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While gardening this past week I was musing to myself (shoveling dirt around does that) concerning the nature of the mind/soul and how it fits into nature. I have been listening to lectures by eminent physicist and theologian John Polkinghorne, and these thoughts are a combination of his thoughts, my reflection on them, my Aristotelian roots, and playing in the dirt of my garden (every philosopher should have a garden). I say mind/soul, even though this is a bit incorrect and perhaps confusing; I simply want to say several things about both.

Polkinghorne thinks that the human mind is an almost infinitely  complex, infinitely rich information bearing pattern. This pattern includes memories, functions, social interactions, and much more. It is an intriguing idea and, since first hearing it several years ago, one that I have been entertaining in the back of my mind. Polkinghorne thinks that this is an extension, or perhaps a contemporary fleshing out, of a classical Aristotelian understanding of the soul as the form of the body, the first actuality of a (specifically) human body, that which bears rationality, the formal and final cause of the a human person, etc. On an Aristotelian account the mind is, strictly speaking, a function of the soul (not the body). It is, in the terms of Aquinas, a form of a form. Now, I am committed to an Aristotelian outlook for many of my positions in philosophy (for a variety of reasons). So, I am curious to see whether Polkinghorne’s ideas might be married to classical Aristotelian ideas and still make some sense.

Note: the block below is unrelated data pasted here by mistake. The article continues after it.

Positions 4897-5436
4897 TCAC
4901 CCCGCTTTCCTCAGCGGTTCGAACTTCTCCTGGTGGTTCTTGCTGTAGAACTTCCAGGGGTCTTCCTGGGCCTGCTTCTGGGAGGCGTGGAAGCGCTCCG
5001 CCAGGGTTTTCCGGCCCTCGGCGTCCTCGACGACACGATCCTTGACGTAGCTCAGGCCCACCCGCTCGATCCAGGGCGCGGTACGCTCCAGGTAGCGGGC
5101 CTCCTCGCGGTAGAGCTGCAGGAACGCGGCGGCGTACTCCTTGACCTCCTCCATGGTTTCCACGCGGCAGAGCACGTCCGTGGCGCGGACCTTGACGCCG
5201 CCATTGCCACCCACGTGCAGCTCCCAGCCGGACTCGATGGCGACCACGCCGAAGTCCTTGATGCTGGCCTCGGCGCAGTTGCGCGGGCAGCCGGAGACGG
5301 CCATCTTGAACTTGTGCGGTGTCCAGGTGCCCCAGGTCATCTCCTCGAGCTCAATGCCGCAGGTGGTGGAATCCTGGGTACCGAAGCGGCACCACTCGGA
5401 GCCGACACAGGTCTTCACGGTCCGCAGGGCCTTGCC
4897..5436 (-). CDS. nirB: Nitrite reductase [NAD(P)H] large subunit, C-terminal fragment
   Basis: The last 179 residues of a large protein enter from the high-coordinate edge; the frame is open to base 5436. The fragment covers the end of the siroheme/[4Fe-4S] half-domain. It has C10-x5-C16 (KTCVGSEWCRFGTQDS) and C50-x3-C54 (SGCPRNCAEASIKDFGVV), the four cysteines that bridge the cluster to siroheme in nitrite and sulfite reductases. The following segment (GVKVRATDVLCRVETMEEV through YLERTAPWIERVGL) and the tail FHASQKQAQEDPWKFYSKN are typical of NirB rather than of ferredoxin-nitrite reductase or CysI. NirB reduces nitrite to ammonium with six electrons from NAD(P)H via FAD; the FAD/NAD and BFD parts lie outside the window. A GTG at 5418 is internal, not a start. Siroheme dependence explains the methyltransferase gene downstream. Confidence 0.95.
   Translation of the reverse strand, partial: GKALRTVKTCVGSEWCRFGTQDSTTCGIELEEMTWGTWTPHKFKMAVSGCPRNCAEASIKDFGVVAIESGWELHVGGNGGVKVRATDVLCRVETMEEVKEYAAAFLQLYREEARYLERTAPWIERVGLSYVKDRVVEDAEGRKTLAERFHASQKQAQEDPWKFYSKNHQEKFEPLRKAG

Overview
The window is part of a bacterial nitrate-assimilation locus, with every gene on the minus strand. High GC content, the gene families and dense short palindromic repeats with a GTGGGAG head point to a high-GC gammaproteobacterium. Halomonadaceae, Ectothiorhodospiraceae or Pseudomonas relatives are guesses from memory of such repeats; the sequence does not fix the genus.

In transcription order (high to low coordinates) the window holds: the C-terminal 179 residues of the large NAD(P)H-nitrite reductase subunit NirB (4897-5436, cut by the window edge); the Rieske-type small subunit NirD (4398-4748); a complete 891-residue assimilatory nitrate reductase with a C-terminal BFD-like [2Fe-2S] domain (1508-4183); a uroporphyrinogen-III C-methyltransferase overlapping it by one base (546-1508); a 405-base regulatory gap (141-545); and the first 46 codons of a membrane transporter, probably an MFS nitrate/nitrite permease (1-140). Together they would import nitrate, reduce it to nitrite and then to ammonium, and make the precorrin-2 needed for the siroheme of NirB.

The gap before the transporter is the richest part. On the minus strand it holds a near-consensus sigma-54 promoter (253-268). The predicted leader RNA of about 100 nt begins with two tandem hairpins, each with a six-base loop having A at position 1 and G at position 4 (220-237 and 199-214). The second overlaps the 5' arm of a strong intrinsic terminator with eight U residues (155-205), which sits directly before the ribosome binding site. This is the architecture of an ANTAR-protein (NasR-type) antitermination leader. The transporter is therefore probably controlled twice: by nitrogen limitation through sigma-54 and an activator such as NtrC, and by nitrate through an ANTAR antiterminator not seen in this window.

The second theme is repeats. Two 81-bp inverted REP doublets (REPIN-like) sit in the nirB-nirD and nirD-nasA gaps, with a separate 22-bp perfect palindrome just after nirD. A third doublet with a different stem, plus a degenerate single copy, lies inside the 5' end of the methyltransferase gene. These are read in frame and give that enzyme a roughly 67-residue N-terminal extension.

Since this is taking me a long time to sit down and sketch out my thoughts, I will post this blurb then get back and add more

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